What Does the Pancreas Do?

What does the pancreas do?

Sitting behind the stomach, this 6-10 inch (18-25 centimeter) organ aids in digestion and is crucial in blood sugar regulation. The pancreas produces enzymes that help break down food in the small intestine after passing through the stomach. Its enzymes break down carbohydrates, digest proteins, and break down fats into fatty acids and cholesterol.

It is most known for its role in blood sugar regulation. Upon consuming carbohydrates or sugar (carbohydrates are a type of sugar), the body experiences a spike in the blood’s glucose concentration. The pancreas produces insulin that is broken down and used to lower one’s blood sugar level. Insulin also moves glucose from the blood into tissues and muscles to be stored as glycogen. This glycogen will later be converted into glucose for the body to use for energy.

When one’s blood sugar gets too low, the pancreas releases a different hormone: glucagon. Glucagon signals the liver, or muscle or fat cells to release their stored sugars. It allows those stored sugars to break down into glucose, with the resulting sugar entering the bloodstream.

Diabetes and the pancreas

Diabetes is a disease affecting the body’s ability to regulate its blood sugar level. This post will not go in-depth into diabetes, but here are some causes for type 1, type 2, and gestational diabetes:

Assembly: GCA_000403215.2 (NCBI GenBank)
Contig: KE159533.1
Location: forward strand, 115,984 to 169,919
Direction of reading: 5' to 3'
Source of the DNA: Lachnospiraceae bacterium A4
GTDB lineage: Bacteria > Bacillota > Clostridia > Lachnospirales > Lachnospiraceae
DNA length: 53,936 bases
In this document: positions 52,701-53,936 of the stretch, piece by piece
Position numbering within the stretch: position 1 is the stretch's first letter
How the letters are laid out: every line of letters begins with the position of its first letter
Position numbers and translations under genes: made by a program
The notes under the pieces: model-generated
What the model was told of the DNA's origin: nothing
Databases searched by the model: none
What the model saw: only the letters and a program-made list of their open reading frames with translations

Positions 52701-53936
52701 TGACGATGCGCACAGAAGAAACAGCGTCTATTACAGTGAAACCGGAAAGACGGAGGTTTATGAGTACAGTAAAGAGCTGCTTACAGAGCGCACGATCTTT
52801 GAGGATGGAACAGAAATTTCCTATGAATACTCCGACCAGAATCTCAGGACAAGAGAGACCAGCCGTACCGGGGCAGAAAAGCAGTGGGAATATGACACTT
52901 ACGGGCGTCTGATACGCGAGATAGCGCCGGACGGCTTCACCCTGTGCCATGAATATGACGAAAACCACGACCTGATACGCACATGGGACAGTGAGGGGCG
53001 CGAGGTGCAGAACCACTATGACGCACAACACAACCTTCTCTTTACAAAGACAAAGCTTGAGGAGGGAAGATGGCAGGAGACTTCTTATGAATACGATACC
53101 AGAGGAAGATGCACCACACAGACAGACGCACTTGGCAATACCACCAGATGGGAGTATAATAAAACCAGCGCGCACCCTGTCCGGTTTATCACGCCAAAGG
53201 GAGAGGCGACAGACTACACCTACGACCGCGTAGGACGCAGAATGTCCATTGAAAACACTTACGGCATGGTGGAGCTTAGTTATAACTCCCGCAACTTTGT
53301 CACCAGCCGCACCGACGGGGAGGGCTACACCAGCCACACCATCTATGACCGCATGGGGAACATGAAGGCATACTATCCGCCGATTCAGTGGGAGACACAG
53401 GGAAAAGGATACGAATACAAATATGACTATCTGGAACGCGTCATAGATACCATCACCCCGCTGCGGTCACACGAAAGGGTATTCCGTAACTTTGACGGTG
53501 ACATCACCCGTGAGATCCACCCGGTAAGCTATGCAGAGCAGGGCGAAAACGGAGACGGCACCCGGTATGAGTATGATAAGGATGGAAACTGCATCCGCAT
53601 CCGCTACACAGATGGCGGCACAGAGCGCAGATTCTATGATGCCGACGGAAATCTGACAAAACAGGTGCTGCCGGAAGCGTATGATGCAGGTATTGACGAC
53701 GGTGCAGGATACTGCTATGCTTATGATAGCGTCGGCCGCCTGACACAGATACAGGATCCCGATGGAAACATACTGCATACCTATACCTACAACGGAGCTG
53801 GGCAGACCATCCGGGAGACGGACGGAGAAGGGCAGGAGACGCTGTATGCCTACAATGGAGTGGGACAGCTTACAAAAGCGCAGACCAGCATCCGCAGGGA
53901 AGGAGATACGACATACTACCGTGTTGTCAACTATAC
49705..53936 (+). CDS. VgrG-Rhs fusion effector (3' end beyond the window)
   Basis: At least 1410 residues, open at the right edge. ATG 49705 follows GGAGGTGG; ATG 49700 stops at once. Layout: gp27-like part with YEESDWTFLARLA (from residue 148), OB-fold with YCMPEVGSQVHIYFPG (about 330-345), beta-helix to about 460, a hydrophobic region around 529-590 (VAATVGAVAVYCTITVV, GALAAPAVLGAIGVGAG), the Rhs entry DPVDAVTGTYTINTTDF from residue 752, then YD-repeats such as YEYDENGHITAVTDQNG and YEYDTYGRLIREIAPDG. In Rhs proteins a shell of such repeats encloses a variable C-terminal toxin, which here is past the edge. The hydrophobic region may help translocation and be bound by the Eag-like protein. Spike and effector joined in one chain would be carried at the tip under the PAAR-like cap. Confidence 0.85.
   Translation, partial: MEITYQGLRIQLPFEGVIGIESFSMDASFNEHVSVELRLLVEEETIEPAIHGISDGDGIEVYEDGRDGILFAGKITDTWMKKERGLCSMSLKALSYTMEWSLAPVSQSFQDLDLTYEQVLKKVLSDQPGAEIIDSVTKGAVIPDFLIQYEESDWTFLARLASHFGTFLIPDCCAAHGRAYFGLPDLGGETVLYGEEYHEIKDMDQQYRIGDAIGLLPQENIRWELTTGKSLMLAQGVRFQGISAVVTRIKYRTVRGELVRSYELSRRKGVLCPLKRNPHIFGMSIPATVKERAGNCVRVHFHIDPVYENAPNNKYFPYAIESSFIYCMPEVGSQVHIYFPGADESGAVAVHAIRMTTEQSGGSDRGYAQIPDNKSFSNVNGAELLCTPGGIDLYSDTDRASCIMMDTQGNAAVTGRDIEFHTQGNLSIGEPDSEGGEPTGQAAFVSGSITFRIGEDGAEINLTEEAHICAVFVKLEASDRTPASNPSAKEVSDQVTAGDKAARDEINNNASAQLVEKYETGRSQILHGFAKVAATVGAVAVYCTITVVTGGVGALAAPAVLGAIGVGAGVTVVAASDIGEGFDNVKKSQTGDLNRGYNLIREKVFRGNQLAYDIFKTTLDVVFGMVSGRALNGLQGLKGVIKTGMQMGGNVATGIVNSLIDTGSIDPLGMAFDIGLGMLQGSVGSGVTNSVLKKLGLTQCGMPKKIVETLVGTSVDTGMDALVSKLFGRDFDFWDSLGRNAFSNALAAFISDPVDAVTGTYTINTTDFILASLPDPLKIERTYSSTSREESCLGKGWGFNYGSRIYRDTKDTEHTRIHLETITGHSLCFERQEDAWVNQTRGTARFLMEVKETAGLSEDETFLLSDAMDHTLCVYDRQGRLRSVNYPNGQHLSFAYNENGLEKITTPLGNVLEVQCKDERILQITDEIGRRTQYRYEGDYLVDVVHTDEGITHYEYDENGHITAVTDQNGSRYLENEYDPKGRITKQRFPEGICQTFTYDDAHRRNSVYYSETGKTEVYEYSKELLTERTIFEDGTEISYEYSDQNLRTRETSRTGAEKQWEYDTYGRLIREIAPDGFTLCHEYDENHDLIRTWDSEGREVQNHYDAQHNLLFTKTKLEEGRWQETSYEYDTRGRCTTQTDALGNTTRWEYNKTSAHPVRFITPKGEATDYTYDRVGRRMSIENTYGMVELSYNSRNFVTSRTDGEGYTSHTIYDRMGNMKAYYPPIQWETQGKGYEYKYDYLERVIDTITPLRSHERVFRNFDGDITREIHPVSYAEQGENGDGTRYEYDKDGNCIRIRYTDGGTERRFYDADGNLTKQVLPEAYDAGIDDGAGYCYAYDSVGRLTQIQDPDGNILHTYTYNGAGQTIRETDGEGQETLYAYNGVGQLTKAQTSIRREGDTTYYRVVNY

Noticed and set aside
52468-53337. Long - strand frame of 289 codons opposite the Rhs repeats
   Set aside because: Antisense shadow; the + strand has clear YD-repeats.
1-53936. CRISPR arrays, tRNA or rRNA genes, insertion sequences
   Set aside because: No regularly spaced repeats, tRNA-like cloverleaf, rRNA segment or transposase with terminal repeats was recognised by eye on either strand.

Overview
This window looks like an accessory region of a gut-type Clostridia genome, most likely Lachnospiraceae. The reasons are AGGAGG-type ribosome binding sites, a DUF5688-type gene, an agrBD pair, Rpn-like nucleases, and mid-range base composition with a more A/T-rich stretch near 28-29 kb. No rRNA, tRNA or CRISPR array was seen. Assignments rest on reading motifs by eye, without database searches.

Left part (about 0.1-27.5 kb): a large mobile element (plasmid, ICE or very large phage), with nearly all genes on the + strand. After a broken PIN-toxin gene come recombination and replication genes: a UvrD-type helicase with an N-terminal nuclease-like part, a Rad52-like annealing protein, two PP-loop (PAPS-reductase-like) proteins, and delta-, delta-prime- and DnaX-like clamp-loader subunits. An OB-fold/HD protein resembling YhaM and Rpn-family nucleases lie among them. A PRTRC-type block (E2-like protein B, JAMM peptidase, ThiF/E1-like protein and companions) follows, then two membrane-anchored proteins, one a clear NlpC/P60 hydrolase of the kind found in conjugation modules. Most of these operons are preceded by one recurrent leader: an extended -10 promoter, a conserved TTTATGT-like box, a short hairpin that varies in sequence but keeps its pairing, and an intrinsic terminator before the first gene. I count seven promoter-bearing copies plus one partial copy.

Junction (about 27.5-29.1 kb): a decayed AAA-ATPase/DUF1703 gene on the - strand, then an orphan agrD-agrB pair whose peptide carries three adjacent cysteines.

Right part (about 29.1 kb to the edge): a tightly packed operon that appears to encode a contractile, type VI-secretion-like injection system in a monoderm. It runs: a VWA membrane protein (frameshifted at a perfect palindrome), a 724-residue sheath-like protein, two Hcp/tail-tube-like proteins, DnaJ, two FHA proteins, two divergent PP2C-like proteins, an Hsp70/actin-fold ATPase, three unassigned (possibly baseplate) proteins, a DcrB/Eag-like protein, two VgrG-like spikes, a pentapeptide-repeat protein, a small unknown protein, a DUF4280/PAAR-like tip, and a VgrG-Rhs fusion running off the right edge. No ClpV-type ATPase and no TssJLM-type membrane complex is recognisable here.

Type 1: The immune system destroys the insulin producing cells in the pancreas. Genetics and environmental factors also play a role.

Type 2: This is the most common type. It is often due to insulin resistance. This is when muscle, fat, and liver cells use insulin inefficiently. So, the body needs more insulin to produce the same results as in a non-diabetic person and eventually, the pancreas cannot make enough insulin. Genetics, obesity, and physical inactivity contribute to type 2 diabetes.

Gestational: During pregnancy, it is possible for the mother to develop gestational diabetes. Hormonal changes, genetics, diet, and inactivity play a role. Insulin resistance is partly due to hormones produced by the placenta.

For more on diabetes, read this article by the National Institute of Diabetes and Digestive and Kidney Diseases (NIDDK).

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